This morning the Federal Circuit released a precedential opinion in a patent case appealed from the Northern District of West Virginia. In the opinion, based on a changed claim construction the court vacated a judgment of noninfringement, but the court also affirmed a determination of nonobviousness. Judge Taranto dissented in part based on disagreement with the Federal Circuit’s claim construction. The court also released a nonprecedential opinion in a patent case appealed from the Patent Trial and Appeal Board and another nonprecedential opinion in a pro se case. Here are the introductions to the opinions.
Astrazeneca AB v. Mylan Pharmaceuticals Inc. (Precedential)
AstraZeneca AB and AstraZeneca Pharmaceuticals LP (collectively, “AstraZeneca”) sued Mylan Pharmaceuticals Inc. and Kindeva Drug Delivery L.P. (collectively, “Mylan”) for infringement of all claims of U.S. Patent Nos. 7,759,328; 8,143,239; and 8,575,137 (collectively, the “asserted patents”). After claim construction, Mylan stipulated to infringement and the district court entered judgment accordingly. The district court thereafter held a bench trial on invalidity and determined that Mylan failed to prove by clear and convincing evidence that the asserted claims are invalid as obvious. Mylan appeals from the stipulated judgment of infringement and the final judgment of no invalidity. First, Mylan challenges the district court’s claim construction of “0.001%,” the claimed amount of the excipient PVP, on which the stipulated judgment of infringement was based. For the reasons below, we disagree with the district court’s construction and therefore vacate the judgment of infringement and remand. Second, Mylan challenges several factual findings underlying the district court’s determination of nonobviousness. Because we discern no clear error in the district court’s finding that the prior art taught away from the claimed invention, we affirm the determination of nonobviousness.
TARANTO, Circuit Judge, dissenting in part.
I join the Background section of the court’s opinion and part II of the Discussion section, which affirms the district court’s rejection of Mylan’s obviousness challenge. But I do not join part I of the Discussion section, which addresses a dispute over claim construction pertinent to the judgment of infringement. In that section, the court holds that, in claims reciting a concentration of “0.001% w/w” (weight per weight) of a particular suspension agent in the claimed composition, the term “0.001%” should not be construed (as the district court construed it) to have its conventional significant-figure meaning, but, instead, to mean “that precise number, with only minor variations”—which the court then equates to what the term would mean if it were rewritten as “0.0010%” (adding an extra significant figure). I respectfully dissent from that holding.
In my view, “0.001%” should be construed to have its significant-figure meaning, i.e., the interval 0.0005% to 0.0014%, as the district court held, with only one possible interval-shrinking change that cannot matter in this case. The possible change is to exclude those concentration levels which are in the overlap area between the significant-figure interval of “0.001%” and the significant-figure interval of “0.0005%” (i.e., 0.00045% to 0.00054%), another concentration level addressed separately in the patent’s testing description. If that exclusion were adopted, the language as construed would cover the interval 0.00055% to 0.0014%. But we need not resolve whether the exclusion of the overlap of the two significant-figure intervals is actually a proper part of the construction, because a finding of infringement is compelled regardless.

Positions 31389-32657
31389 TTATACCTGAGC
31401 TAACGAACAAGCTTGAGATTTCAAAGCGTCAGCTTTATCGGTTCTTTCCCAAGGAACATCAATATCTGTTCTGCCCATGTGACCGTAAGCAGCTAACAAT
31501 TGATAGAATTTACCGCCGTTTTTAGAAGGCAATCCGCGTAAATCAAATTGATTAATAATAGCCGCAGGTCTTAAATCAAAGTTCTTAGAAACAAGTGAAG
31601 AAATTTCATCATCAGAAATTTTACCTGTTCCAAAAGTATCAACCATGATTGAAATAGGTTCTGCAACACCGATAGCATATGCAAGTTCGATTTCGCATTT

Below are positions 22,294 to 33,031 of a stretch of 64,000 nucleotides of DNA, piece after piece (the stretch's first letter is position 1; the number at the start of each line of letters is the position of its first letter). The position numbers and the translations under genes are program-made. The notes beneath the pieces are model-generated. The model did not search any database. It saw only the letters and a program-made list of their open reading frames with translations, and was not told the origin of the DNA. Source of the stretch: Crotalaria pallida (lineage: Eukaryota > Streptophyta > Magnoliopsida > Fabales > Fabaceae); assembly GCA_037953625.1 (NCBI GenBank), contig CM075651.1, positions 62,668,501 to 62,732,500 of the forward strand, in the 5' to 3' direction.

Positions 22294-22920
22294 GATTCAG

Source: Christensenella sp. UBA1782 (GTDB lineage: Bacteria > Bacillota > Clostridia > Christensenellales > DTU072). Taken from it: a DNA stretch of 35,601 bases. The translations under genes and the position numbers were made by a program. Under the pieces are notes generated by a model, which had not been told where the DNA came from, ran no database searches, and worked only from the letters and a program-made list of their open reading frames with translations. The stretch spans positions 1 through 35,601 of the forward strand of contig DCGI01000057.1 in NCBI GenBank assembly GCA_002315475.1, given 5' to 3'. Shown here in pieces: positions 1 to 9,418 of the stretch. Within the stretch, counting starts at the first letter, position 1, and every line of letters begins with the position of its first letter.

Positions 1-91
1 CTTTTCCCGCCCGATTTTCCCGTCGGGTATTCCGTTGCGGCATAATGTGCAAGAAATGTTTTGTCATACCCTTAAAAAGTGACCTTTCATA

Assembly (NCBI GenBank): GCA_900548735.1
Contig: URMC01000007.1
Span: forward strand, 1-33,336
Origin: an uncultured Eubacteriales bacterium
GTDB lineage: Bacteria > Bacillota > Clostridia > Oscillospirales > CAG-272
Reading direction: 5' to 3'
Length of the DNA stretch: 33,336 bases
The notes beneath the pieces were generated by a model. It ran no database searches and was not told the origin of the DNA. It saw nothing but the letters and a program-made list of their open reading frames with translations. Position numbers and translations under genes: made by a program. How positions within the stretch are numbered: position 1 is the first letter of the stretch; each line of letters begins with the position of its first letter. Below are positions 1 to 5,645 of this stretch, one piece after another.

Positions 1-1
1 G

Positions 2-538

Lenovo Holding Co. v. Dodots Licensing Solutions LLC (Nonprecedential)
Lenovo Holding Company, Inc. (“Lenovo”) petitioned for inter partes review of claims 1–16 of U.S. Patent No. 8,020,083 (the “’083 patent”), claims 1–10 and 12–15 of U.S. Patent No. 9,369,545 (the “’545 patent”), and claims 1, 8–13, and 20–24 of U.S. Patent No. 8,510,407 (the “’407 patent”), owned by DoDots Licensing Solutions LLC (“DoDots”). The United States Patent and Trademark Office Patent Trial and Appeal Board (the “Board”), in three separate Final Written Decisions, found that Lenovo had failed to show by a preponderance of the evidence that the challenged claims were unpatentable. See Lenovo Holding Co. v. DoDots Licensing Sols., LLC, Nos. IPR2019-00988 (Sept. 9, 2020), IPR2019-01279 (Jan. 5, 2021), IPR2019- 01278 (Jan. 19, 2021). Lenovo challenges the Board’s decisions, arguing only that the Board erred in its construction of the claim term “NIM template.” We affirm.
Ensley v. Puget Sound Naval Shipyard & Intermediate Maintenance Facility (Nonprecedential)
Sean M. Ensley appeals from the decision of an arbitrator sustaining his removal from the Puget Sound Naval Shipyard and Intermediate Maintenance Facility (“PSNS”). Bremerton Metal Trades Council (Union) (Sean Ensley) v. Puget Sound Naval Shipyard & Intermediate Maintenance Facility (Employer), (May 20, 2021), SAppx 1–32. Because the arbitrator’s decision was supported by substantial evidence, we affirm.